We have been supporters of the Pangolin for many years, and therefore have decided to donate a percentage of the Pangolin rentals to the Tikki Hywood Foundation. The Foundation strives to bring awareness and sound conservation practice to the plight of lesser known and endangered animals globally. They aim to increase awareness of the conservation tool that is legislation and are constantly seeking ways of improving and upholding the laws that protect fauna and flora.
The Pangolin is a solitary, primarily nocturnal animal, they are easily recognized by their full armour of large, plate-like scales. A startled pangolin will cover its head with its front legs, exposing its scales to any potential predator. If touched or grabbed it will roll up completely into a ball, while the sharp scales on the tail can be used to lash out.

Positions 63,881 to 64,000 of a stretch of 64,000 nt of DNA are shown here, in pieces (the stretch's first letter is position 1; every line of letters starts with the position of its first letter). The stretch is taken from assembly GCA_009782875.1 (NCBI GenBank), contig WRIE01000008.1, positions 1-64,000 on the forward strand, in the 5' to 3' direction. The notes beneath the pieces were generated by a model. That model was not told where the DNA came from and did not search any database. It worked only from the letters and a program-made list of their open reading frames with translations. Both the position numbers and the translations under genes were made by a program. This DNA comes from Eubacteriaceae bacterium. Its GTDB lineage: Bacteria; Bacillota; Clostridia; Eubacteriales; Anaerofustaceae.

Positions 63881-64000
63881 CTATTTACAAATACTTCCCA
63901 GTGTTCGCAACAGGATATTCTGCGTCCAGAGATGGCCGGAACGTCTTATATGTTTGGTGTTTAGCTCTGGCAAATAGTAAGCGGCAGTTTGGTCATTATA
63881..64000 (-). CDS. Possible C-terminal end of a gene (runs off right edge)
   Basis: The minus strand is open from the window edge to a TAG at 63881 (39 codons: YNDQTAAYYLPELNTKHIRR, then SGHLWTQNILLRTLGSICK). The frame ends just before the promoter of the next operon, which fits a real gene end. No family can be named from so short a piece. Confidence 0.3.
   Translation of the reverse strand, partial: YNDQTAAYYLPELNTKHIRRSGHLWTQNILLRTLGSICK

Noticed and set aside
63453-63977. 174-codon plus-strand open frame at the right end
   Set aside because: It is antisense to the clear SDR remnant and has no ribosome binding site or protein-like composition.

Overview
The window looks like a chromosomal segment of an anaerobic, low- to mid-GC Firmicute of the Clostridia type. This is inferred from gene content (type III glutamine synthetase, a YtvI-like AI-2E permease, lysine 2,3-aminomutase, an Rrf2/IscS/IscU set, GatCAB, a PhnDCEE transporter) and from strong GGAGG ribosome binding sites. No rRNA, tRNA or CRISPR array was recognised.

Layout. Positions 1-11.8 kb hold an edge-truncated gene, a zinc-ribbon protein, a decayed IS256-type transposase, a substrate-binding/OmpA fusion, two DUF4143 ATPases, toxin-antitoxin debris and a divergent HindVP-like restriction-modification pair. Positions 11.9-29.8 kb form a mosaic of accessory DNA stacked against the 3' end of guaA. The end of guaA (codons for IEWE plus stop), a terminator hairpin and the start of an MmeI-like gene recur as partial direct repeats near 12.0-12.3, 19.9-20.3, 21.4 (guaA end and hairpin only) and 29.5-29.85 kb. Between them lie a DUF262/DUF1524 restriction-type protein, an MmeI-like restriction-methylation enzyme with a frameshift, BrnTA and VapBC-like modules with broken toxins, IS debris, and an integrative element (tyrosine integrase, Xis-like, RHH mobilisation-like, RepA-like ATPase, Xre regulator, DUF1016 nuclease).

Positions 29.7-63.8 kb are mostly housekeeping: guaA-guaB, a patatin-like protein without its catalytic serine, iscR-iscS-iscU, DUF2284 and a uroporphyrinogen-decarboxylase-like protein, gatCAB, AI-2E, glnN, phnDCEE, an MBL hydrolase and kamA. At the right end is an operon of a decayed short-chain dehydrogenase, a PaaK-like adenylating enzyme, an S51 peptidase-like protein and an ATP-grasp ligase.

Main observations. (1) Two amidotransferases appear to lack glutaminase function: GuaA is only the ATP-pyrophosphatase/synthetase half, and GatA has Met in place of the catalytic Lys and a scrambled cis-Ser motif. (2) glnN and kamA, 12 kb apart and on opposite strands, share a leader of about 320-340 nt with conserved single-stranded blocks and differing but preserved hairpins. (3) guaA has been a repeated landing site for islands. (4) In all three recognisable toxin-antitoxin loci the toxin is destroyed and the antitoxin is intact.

Pangolins are also mammals just like humans, giving birth to live offspring and feeding them milk. The Pangolin uses its powerful front claws to dig open termite mounds and uses its long sticky tong to catch ants and termites which it feeds on, although they supplement this diet with other invertebrates.
Pangolin is an endangered species and the problem we have is that this species is being poached with some believing that the scales of a pangolin can be used for medicinal purposes, however this is not the case as the scales of a Pangolin are made from Keratin, the same fibrous protein used to make fingernails and hair.
Globally all eight pangolin species are increasingly threatened with extinction, with two species listed as Critically Endangered, two as Endangered and four as Vulnerable on the IUCN Red List. Burgeoning illegal international trade, increased local trade, habitat loss and a lack of awareness have been found to be the main threats facing pangolins at present.